Steve Lambert’s father, a former Franciscan monk, and mother, an ex-Dominican nun, imbued the values of dedication, study, poverty, and service to others – qualities which prepared him for life as an artist. For Lambert, art is a bridge that connects uncommon, idealistic, or even radical ideas with everyday life. In 2008 Lambert worked with hundreds of people on “The New York Times Special Edition,” a utopian version of the paper announcing the end of the wars in Iraq and Afghanistan and other good news. In 2011 he built a 20 x 9 foot sign that reads CAPITALISM WORKS FOR ME!, allows passers by to vote TRUE or FALSE, and is touring it across the United States. His work has been shown everywhere from marches to museums both nationally and internationally, has appeared in over fourteen books, and four documentary films.  He was invited to the U.N. to speak about his research on advertising’s effect on cultural rights, he was a Senior Fellow at New York’s Eyebeam Center for Art and Technology from 2006-2010, developed and leads workshops for Creative Capital Foundation, taught at Parsons/The New School, CUNY Hunter College, the School of the Museum of Fine Arts, Boston, and is currently Associate Professor of New Media at SUNY Purchase. Steve has advanced degrees from a reputable art school and respected state university. He dropped out of high school in 1993.

Patricia Jerido has married her creativity with her commitment for social justice throughout her life of activism and is a pioneer of the field of creative activism as board chair of the Center for Creative Activism at New York University. Since 2003, Patricia Jerido has worked as an independent consultant, assisting nonprofit organizations in fundraising, communications, board and program development, evaluation, executive coaching, and organizing. Her clients included the Annie E. Casey Foundation, the Association of Black Foundation Executives, the Ford Foundation, the Lesbian, Gay, Bisexual and Transgender Center, the Racial Justice Collaborative, the Women’s Funding Network, and many others. Until 2015, Jerido was a program officer with the Special Special Initiatives and Partnerships Unit of U.S. Programs at the Open Society Foundations. Her prior experience includes eight years as a social worker and community organizer on human rights issues in the Manhattan Borough President’s Office, and as co-director for Client Services at the Minority Taskforce on AIDS, where she worked with women incarcerated at Rikers Island. Since 1999, Jerido has worked as a program officer and consultant to foundations and nonprofits working on economic, health, and leadership development issues. As a program officer for health and safety at the Ms. Foundation for Women, she managed three funds covering reproductive rights, women and AIDS, and sexuality education. Jerido has also explored the intersections between popular culture and progressive politics through, a web-based nonprofit that she founded. Jerido is a graduate of Rutgers University and Hunter College Graduate School of Social Work.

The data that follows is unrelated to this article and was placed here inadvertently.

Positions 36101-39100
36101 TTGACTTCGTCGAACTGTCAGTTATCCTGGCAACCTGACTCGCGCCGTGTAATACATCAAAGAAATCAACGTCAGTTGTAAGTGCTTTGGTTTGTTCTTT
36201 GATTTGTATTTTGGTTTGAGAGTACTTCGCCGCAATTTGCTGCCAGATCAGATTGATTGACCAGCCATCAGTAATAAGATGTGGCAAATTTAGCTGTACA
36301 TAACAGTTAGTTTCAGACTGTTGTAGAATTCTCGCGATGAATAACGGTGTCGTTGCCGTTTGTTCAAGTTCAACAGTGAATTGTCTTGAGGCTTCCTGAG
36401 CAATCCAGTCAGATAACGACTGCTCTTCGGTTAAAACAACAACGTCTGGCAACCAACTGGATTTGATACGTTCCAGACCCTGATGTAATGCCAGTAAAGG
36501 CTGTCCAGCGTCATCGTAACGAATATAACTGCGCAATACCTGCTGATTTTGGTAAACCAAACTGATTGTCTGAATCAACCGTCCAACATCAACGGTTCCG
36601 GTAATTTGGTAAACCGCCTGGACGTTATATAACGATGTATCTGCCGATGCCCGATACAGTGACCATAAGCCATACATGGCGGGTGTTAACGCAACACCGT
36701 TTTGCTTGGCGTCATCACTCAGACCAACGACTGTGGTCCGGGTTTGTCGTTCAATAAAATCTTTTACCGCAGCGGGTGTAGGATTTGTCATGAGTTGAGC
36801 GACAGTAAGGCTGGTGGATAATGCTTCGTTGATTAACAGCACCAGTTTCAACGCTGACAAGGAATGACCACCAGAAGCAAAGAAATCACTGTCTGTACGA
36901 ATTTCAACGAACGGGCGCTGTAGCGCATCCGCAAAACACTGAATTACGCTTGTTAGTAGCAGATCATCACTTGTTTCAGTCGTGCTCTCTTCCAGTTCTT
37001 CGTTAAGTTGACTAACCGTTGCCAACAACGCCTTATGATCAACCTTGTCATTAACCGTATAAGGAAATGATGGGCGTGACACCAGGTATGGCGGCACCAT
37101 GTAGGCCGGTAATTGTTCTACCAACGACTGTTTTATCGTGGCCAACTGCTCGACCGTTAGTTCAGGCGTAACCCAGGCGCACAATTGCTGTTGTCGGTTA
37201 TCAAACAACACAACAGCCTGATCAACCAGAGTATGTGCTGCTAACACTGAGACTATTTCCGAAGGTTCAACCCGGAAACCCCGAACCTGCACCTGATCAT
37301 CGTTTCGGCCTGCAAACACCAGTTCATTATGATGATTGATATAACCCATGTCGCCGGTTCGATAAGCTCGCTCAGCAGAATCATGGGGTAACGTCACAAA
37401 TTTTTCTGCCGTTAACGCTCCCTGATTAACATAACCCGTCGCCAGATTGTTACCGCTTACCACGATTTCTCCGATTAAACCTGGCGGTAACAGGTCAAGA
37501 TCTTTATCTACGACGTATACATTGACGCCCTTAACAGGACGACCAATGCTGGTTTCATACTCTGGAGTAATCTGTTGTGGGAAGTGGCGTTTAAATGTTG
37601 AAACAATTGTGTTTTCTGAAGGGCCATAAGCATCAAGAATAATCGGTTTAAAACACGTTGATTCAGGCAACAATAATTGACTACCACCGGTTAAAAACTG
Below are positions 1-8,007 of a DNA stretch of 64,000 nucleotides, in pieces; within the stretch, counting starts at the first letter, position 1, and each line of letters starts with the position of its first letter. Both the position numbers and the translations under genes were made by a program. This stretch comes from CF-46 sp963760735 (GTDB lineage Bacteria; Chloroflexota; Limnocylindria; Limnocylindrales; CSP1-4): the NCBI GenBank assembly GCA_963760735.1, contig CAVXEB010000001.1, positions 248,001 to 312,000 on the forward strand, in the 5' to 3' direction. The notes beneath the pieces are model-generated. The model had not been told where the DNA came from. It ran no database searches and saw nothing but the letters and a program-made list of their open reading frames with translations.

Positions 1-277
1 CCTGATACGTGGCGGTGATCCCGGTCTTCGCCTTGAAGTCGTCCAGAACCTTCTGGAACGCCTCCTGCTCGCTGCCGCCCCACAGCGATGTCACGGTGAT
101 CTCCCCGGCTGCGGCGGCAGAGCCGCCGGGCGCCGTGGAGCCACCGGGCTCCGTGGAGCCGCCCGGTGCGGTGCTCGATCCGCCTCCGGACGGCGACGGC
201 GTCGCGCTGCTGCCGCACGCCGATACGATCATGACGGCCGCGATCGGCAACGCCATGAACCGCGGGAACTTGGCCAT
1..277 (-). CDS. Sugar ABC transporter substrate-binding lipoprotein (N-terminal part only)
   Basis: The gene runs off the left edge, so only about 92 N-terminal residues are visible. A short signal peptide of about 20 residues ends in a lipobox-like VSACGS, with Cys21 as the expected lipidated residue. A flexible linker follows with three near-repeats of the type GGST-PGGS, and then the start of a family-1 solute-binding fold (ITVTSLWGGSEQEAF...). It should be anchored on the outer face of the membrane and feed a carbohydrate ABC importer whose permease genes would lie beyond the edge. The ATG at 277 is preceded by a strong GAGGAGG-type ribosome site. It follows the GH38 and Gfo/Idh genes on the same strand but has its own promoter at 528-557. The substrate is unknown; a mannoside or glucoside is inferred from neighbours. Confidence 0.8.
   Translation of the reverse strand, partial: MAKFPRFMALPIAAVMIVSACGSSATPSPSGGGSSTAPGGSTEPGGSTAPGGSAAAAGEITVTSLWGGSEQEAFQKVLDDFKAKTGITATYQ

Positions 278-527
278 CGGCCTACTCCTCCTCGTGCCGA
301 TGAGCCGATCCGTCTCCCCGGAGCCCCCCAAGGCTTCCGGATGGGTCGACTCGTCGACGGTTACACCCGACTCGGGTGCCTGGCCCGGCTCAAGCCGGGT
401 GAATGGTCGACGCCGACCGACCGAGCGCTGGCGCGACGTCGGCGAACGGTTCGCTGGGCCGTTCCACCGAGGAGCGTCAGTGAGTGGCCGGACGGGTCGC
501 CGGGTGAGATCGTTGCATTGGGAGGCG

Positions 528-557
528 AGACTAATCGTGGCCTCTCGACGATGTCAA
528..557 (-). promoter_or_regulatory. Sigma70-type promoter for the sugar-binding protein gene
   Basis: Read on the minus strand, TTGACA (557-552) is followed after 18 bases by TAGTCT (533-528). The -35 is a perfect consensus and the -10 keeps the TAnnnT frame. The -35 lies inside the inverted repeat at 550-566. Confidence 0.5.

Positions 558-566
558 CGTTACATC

Alston, Macky. “The Women’s March, ACT UP, and the Life-Changing Power of Creative Resistance,” Auburn Voices, 1/27/17.

Alston, Macky. “The Power and Pleasure You Can Unleash When Your Inner Artist Joins Your Inner Activist.” (Huffington Post, April 19, 2015)

Boyd, Andrew and Stephen Duncombe, Beautiful Trouble: A Toolbox for Revolution. New York: OR Books, 2012.

Chen, Ken, “We Must Imagine Better.” (Creative Time, Dec. 20, 2016)

Design Studio for Social Intervention website of writings and resources

Duncombe, Stephen. Dream: Re-Imagining Progressive Politics in an Age of Fantasy. New York: New Press, 2007.

Engler, Mark & Paul Engler. This is an Uprising: How Nonviolent Revolt is Shaping the 21st Century.  New York: Nation Books, 2016.

Actipediaan open-access, community-generated wiki to document, share, and inspire creative activism

The 1Hood Media Academy, Pittsburgh, PA

The Center for Creative Activism, New York, NY

The Pop Culture Salvage Expeditions Podcast, a production of the Center for Creative Activism.

The Sanctuaries, Washington, DC